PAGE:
A now demolished Victorian distillery, the waxy and deliciously fruity Convalmore is rarely seen as a single malt these days.
Convalmore’s life was always dedicated to providing fillings for blends and as a result its whiskies were never given the platform which, it now transpires, they deserved. Like many distilleries of that period, its predominant character was waxy – though according to distillers who remember its new make Convalmore’s was at the same high levels as Clynelish with an extra fruity heart. It is very rarely seen, the most notable being a couple of excellent tropical fruit-accented Special Releases from Diageo.
The fourth of Dufftown’s famed seven stills, Convalmore was built in 1893/4 as part of the last Victorian gold rush. Its original owners failed and ownership passed to the leading Glasgow broker-blender W.P. Lowrie and from there to James Buchanan when he bought Lowrie’s business. By that time Buchanan’s blends, the most famous of which at the time was Black & White, had global distribution and as a result, as other new builds closed, Convalmore remained in production.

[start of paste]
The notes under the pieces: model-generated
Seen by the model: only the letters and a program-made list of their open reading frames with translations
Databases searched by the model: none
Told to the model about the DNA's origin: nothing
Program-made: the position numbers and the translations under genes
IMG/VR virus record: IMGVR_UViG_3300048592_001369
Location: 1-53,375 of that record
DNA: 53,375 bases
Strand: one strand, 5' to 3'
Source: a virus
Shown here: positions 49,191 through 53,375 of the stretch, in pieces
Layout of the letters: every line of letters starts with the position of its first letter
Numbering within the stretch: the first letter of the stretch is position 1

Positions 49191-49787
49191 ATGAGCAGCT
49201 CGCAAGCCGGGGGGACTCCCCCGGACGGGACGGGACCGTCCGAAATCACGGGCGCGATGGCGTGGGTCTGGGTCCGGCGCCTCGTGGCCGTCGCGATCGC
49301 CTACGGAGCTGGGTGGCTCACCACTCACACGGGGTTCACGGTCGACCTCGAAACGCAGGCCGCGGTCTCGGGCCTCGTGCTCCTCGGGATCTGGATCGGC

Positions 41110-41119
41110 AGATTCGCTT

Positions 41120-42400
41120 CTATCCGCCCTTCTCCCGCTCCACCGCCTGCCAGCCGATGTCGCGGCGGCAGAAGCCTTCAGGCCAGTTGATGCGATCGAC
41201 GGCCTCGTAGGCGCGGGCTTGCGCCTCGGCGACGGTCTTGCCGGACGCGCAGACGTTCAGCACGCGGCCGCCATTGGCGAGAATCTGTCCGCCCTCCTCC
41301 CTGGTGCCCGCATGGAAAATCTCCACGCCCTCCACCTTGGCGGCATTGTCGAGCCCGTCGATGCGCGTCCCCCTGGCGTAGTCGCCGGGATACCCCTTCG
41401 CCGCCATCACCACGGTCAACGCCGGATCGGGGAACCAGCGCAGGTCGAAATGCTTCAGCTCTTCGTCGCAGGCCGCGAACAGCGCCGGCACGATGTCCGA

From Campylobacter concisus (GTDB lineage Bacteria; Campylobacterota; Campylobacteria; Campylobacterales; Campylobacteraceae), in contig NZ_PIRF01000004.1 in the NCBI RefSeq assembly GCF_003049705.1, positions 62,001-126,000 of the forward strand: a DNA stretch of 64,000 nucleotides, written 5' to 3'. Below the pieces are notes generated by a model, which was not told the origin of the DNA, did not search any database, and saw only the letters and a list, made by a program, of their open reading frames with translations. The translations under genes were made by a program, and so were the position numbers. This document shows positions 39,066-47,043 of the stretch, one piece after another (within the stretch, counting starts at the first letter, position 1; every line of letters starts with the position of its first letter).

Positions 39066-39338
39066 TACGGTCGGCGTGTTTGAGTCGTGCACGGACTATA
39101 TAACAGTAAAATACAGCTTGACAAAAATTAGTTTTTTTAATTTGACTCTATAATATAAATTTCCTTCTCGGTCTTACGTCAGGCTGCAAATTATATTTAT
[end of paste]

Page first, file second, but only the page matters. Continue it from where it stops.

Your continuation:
In 1909, the distillery was damaged in a fire and when it re-opened a year later it contained a pair of pot stills and a new continuous still which had been engineered to produce malt whisky. Sadly, there are no descriptions or plans for this innovative design which only ran for five years.
When Buchanan’s joined DCL in 1925, as part of the Great Merger of the major blending houses with the production giant, Convalmore joined its Scottish Malt Distillers [SMD] division. An expansion took place in 1964 with capacity doubled thanks to a second pair of stills being installed along with a dark grains plant.
It was mothballed in 1985 and sold to William Grant & Sons – the site is contiguous with Grant’s Balvenie and Glenfiddich distilleries. Although the Convalmore buildings are still clearly visible from the road all the equipment has been removed.